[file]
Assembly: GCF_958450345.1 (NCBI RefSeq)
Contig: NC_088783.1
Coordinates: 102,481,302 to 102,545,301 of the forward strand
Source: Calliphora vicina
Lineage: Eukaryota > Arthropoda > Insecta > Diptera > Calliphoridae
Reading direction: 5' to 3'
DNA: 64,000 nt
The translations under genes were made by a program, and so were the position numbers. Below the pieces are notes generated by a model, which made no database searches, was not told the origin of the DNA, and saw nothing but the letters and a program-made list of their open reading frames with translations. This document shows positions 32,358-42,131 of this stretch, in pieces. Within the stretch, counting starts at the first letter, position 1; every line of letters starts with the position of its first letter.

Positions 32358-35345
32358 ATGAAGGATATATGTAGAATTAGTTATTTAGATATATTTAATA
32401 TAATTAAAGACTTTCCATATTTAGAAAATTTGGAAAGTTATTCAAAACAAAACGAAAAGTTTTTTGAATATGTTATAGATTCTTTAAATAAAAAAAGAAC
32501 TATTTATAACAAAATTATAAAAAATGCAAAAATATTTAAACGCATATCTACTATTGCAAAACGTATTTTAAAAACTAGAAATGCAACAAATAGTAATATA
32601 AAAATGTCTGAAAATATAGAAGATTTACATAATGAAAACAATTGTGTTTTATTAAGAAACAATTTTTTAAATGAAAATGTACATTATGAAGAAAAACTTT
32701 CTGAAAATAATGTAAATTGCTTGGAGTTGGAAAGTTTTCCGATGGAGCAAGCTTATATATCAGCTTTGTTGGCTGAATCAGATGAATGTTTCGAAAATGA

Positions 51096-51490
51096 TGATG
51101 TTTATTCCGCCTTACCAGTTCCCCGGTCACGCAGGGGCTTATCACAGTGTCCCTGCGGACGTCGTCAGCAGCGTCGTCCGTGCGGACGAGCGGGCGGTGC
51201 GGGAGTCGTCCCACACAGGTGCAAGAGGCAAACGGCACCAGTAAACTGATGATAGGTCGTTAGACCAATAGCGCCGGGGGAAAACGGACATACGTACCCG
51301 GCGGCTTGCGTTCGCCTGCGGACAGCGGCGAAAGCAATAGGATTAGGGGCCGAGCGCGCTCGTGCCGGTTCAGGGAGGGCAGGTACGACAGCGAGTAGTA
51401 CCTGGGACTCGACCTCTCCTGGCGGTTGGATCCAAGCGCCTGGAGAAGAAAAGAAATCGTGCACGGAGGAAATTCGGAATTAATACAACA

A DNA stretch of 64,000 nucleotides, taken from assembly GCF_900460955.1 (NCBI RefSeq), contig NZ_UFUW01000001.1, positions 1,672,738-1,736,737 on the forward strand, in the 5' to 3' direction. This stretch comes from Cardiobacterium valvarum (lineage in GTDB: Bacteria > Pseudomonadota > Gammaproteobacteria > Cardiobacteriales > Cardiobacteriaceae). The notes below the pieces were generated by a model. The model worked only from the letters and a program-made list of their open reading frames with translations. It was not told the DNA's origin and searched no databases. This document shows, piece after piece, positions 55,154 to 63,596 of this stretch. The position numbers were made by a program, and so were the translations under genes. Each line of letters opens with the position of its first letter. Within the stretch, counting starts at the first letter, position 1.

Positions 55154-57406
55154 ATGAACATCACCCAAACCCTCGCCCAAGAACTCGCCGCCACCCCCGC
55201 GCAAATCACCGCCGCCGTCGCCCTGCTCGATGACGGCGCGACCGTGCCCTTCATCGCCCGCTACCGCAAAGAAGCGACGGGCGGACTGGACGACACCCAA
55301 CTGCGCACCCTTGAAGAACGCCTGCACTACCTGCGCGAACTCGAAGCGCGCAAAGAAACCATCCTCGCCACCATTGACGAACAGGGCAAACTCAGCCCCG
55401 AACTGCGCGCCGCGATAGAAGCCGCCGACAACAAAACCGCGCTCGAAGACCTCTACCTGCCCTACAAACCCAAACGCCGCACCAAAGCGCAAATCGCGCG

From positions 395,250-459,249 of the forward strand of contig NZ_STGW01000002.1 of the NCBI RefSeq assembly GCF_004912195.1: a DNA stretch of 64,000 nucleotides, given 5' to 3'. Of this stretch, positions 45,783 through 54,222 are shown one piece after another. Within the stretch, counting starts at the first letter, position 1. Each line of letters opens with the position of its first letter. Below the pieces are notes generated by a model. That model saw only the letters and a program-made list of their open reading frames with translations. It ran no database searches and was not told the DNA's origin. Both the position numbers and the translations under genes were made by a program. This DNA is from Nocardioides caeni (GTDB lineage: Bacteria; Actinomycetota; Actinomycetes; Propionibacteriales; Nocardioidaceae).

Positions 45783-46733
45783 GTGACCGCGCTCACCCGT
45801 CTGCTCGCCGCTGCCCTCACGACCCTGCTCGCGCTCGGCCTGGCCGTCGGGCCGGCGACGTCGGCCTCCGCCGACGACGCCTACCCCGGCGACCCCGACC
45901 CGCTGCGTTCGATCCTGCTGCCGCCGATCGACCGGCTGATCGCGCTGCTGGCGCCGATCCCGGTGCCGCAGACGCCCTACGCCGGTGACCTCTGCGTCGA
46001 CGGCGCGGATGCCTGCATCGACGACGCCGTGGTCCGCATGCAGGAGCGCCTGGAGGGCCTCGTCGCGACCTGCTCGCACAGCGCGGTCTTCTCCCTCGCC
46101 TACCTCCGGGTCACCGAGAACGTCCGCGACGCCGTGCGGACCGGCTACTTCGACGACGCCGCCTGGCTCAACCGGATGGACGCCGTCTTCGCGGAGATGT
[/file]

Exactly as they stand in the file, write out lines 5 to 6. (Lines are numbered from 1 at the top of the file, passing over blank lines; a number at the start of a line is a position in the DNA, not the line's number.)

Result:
Lineage: Eukaryota > Arthropoda > Insecta > Diptera > Calliphoridae
Reading direction: 5' to 3'